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History

Graduate Students


 

photo of LucasLucas Fralick

lfralick@uwyo.edu

Global Cold War

Thesis Advisor: Dr. Means

Undergraduate Institution: Black Hills State University, B.S. Political Science

 

Lucas studies Global Cold War politics and law, from 1945-1989. His project, “Dean Acheson’s State Department and the National Revolution in Bolivia, 1948-1953,” looks at the possible influences the United States had on the 1952 Bolivian Revolution. Lucas highlights the shift in United States relations with Latin America into a Cold War mindset. He is interested in exploring the Global Cold War through a series of paradigm shifts in other countries, foreign policies, and relationships with one another during this period.
 

 

Gower photoKylie Gower

kgower@uwyo.edu

20th Century American History, Culture, Gender & Women's Studies

Thesis Advisor: Dr. Helfgott

Undergraduate Institution: Oklahoma State University, B.A. History

 

Kylie studies 20th Century American History, incorporating both culture and gender and women's history to examine how women impacted the production of war propaganda during World War II. Her thesis, "Bess Furman: One Woman's Influence on the Production of Propaganda in the Office of War Information, 1941-1943," takes a case study approach of how women culminated propaganda through the life of Bess Furman. By doing so, Kylie explores propaganda through a gendered lens, allowing for a distinct look into a government office largely dominated by a male population. 

 

baylee.jpgBaylee Staufenbiel

bstaufen@uwyo.edu

History of Science, Middle Ages, Gender & Women's Studies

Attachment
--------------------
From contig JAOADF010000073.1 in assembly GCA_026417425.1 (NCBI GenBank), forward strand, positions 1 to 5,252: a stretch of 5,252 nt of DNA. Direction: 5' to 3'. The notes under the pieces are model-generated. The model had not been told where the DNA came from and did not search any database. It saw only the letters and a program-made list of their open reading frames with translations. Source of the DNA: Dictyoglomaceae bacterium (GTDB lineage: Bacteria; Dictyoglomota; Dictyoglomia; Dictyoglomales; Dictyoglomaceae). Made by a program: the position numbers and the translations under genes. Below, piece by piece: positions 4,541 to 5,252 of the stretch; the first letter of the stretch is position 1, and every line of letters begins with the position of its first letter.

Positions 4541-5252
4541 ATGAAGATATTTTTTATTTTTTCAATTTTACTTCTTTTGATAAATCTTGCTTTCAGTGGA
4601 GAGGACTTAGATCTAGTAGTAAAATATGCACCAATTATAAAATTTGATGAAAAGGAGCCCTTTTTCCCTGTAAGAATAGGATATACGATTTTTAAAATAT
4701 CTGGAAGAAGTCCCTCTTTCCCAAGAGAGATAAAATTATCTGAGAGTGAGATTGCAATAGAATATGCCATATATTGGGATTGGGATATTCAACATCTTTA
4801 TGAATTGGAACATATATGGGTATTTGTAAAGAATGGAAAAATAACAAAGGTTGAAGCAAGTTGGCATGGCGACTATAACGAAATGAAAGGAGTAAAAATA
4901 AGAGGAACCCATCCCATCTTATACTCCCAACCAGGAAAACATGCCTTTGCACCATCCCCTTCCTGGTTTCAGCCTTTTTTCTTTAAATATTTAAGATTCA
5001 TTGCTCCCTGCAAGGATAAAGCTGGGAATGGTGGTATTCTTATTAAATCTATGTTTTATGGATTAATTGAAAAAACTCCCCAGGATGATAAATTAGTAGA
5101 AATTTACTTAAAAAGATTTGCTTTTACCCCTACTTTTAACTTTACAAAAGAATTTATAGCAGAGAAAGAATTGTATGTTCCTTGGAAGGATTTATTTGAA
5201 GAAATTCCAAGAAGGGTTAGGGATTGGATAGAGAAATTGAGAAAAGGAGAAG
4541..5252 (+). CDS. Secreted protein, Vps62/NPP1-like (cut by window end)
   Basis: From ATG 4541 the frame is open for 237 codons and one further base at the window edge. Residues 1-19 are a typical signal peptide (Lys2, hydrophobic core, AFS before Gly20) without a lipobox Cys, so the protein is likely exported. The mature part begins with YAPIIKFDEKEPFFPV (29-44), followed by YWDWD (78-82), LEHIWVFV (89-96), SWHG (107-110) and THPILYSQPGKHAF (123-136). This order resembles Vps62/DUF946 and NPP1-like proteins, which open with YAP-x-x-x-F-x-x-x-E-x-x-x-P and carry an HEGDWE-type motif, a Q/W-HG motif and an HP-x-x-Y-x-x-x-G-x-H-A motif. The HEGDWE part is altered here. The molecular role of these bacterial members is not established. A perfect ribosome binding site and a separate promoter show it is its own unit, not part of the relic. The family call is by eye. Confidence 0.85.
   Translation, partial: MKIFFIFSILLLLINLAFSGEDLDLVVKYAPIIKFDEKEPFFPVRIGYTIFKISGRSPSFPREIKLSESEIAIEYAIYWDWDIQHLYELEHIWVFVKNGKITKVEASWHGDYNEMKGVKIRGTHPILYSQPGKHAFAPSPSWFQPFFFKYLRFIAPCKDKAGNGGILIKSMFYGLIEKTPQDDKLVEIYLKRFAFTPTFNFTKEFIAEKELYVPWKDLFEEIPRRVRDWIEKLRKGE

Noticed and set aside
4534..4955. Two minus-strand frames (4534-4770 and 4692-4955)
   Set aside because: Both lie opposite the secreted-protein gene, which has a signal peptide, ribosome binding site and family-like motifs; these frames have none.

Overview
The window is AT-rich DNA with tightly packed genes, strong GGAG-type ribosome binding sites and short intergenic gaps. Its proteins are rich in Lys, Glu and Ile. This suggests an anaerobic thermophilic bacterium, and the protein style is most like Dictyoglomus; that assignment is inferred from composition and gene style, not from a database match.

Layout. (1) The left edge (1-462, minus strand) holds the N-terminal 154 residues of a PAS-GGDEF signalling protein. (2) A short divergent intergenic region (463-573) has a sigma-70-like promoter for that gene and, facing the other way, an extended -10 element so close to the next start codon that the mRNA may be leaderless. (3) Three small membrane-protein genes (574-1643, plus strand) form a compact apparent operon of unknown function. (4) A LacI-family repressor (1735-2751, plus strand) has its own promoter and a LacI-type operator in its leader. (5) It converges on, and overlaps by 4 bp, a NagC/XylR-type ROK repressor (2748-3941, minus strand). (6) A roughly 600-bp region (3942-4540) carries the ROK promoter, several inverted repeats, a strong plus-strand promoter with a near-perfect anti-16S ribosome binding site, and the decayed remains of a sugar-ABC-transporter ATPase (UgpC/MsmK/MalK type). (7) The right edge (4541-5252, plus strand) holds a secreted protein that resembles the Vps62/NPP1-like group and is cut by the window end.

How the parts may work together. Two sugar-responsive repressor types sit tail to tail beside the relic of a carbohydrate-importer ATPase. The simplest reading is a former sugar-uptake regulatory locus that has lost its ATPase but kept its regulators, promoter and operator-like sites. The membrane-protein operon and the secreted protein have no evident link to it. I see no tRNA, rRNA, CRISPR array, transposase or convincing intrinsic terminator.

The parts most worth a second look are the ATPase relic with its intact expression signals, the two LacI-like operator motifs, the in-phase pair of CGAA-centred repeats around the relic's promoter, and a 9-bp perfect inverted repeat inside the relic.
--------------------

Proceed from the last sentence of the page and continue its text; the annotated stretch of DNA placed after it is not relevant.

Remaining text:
Thesis Advisor: Dr. Logan

Undergraduate Institution: University of Washington, B.A. History & Medical Anthropology and Global Health, Minor in Classical Studies

 

Baylee is currently working on her thesis titled, "Scientific Inaccuracies–Questionable Early Modern Era Medical Understandings of Gender and the Female Body." She is researching how and why ancient medical texts (from the Hippocratics and Galen) were referenced through the Early Modern Era (what knowledge remained the same as the ancients and what changed, why some things altered and why others did not). Baylee is examining how this ancient knowledge was then used to prescribe and reinforce gender roles through the establishment and construction of a symbolic female body (usually based upon medical inaccuracies).

 

 

Sudol photoChristopher Sudol

csudol@uwyo.edu

Early 20th century Native American and Environmental History

Thesis Advisor: Dr. Means

Undergraduate Institution: Montclair State University, B.A. History, Minor in Business

 

Chris studies early-twentieth century environmental and Native American history. His master's thesis,"Dammed Conquest: A History of the Yuma Reclamation Project's Settler-Colonialist Impact on the Quechan Nation, 1880-1920," explores how the United States government used water, a natural resource, as a mechanism to subjugate a minority Native people, which led to the implementation of assimilationist policies within a structure of settler colonialism. Chris is particularly interested in power, law, and the control of natural resources by a hegemonic culture and how they influenced the power dynamics within the turn of the century of American society.

 

 

 

 


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